Celebrating the 50th anniversary of the moon landing with views of Earth from satellite and Apollo missions.
30 October 2020
16 July 2019
By Martin Setvák (CHMI)
When the first humans walked on the Moon on 21 July 1969, weather satellites were in their infancy. However, as the celebrations of Apollo 11 launch on 16 July and the landing on the Moon take place, we look back at images from an earlier Apollo mission and compare them to see how close they were to what is seen on satellite images today.
In 1969, weather satellites were much less sophisticated than current satellites. The US operational weather satellite was Nimbus 3, (launched shortly after the Apollo 9 flight, on 14 April 14 1969), providing images at significantly lower quality than what we have become used to. See the two examples from the Nimbus-3 IDCS instrument, of storms above the US on 5 May 1969 and 18 May 1969 (Figures 1 and 2).
Therefore, at that time, manned spaceflights were the only opportunities to acquire first higher resolution images of clouds from space, including tops of convective storms.
The Project Apollo Archive, is an online resource for historical high resolution images, taken during the entire Apollo program (7 to 17), made available by NASA's Johnson Space Center. Some of the photos there show storm tops with all the features as we know them today, from viewing them with our more recent, high-tech satellites.
All the images below come from the earlier Apollo 9 mission, from Day 4 (March 06, 1969), orbit 46, taken between 17:10–17:20 UTC. They were taken during extra-vehicular activity (EVA) of the crew, from an altitude of about 200 km, using Hasselblad cameras on 70 mm SO-368 Ektachrome film. The images are not oriented with respect to the Earth’s poles. Note: the original images have been enhanced.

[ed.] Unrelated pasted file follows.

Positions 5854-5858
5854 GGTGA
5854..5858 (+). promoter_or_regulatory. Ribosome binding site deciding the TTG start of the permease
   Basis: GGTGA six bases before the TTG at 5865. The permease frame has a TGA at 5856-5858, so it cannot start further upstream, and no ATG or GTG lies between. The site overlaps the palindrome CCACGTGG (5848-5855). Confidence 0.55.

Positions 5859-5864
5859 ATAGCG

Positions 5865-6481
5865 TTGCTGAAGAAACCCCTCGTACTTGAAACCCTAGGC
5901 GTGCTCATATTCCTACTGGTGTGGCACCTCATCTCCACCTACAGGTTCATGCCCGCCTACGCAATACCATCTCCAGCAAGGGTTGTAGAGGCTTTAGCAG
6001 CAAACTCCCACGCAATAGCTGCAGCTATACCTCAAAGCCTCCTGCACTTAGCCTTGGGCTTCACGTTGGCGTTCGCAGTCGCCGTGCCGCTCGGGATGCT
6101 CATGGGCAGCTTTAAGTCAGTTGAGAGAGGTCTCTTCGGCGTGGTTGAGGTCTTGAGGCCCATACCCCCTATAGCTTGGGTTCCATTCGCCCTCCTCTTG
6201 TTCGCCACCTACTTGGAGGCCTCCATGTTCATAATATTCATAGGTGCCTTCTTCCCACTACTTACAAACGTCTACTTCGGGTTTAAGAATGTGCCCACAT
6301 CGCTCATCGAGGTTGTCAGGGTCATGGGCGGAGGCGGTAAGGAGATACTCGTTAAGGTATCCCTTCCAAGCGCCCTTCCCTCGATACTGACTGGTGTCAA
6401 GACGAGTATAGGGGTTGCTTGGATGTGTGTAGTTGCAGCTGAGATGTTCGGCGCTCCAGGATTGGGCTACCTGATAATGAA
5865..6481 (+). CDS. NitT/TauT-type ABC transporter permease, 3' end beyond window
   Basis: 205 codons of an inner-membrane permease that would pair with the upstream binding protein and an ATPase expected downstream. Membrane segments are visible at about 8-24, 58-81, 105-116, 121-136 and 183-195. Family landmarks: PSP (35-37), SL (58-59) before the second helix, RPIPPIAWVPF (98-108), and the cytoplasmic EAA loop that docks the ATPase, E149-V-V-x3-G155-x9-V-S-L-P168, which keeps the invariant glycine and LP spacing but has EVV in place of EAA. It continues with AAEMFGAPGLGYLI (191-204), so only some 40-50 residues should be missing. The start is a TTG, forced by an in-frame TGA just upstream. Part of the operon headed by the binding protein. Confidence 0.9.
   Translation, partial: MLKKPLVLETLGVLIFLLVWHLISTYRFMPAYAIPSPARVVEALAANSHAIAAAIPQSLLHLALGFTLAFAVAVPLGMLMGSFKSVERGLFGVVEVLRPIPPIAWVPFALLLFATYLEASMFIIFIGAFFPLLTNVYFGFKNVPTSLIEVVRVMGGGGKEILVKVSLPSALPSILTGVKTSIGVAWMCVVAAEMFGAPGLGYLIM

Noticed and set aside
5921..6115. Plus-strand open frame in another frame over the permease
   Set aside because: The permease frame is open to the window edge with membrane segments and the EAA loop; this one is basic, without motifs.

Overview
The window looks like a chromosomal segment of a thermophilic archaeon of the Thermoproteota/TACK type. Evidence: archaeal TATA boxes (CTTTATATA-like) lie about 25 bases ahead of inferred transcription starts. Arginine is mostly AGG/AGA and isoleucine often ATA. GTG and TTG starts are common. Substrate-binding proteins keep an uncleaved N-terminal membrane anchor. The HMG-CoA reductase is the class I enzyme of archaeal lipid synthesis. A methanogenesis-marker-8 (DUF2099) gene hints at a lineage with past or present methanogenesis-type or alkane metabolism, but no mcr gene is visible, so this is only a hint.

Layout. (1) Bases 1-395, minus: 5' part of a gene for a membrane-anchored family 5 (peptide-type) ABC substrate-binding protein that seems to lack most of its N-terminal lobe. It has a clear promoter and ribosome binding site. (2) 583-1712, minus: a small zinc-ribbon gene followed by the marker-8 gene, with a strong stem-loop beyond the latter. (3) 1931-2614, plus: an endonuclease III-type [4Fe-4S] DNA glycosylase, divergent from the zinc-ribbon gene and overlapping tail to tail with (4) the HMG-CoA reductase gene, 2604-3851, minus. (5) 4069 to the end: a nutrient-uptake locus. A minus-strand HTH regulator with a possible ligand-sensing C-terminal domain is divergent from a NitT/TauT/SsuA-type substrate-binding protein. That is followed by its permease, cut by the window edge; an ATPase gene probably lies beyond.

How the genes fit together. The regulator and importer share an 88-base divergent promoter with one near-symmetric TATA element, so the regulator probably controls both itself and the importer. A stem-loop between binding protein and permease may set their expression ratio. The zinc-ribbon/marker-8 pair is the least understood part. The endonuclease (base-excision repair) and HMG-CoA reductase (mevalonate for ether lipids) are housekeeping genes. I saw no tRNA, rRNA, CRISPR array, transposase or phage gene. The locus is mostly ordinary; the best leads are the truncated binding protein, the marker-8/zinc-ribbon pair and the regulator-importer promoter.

On Figure 3 (see original AS09-20-3071 image), top right of the Apollo 9 command module, is a storm (encircled by a red ellipse), which exhibits an overshooting top with adjacent, well-defined plume. The plumes (or more accurately 'above-anvil cirrus plumes', AACP, as known today) were revealed and documented much later. They were first described in 1982 by T. Fujita (based on aircraft photography observations), and about a decade later, by Setvák and Doswell, 1991 and Levizzani and Setvak, 1996, based on AVHRR imagery. Nowadays, the plumes are regarded as one of the storm-top features, closely related to storm’s severity, e.g.Bedka et al, 2018.
As that time NASA Nimbus satellites (as well as their ancestors, or Soviet contemporary satellites) were not able to provide the necessary resolution in their images to reveal similar phenomena, this image is very likely one of the first images (if not the very first one), documenting AACP.
Figure 4 (see original AS09-22-3374 image) shows a convective storm above Colombia, with a textbook overshooting top. Since this storm evolved in the tropics, near the equator, the wind shear was very weak, resulting in the almost circular appearance of the storm, with the overshooting top located almost in the centre of the storm’s anvil. As with the plumes, the overshooting tops are recently known to be closely related to the strength of storm updrafts, thus are frequently used as one of the storm strength indicators, typically using automated detection methods (e.g. Bedka and Khlopenkov, 2016).
Figure 5 (see original AS09-22-3375 image) shows a storm above north-west Brazil. As well as the large overshooting top (just right of the image centre), casting very nice shadows on the lower anvil clouds, and generating jumping cirrus (right of this overshooting top), the image very likely also shows the so-called 'pancake cloud' (left of the image centre). The oval-shaped shadow clearly indicates vertical detachment of the cirrus cloud casting the shadow from the anvil top, and its shape suggests that it is, indeed, the pancake cloud — one of the storm-top features predicted and observed only recently — e.g. Pao K. Wang, 2019 (in the recorded presentation there). Attached to it, spreading top-right of the suspected pancake cloud, is a weaker cirrus plume.
Figure 6 (see original AS09-19-3024 image) shows another storm above Brazil, in this case exhibiting a nice above-anvil cirrus plume. Given the slant view, vertical separation of the plume is obvious.
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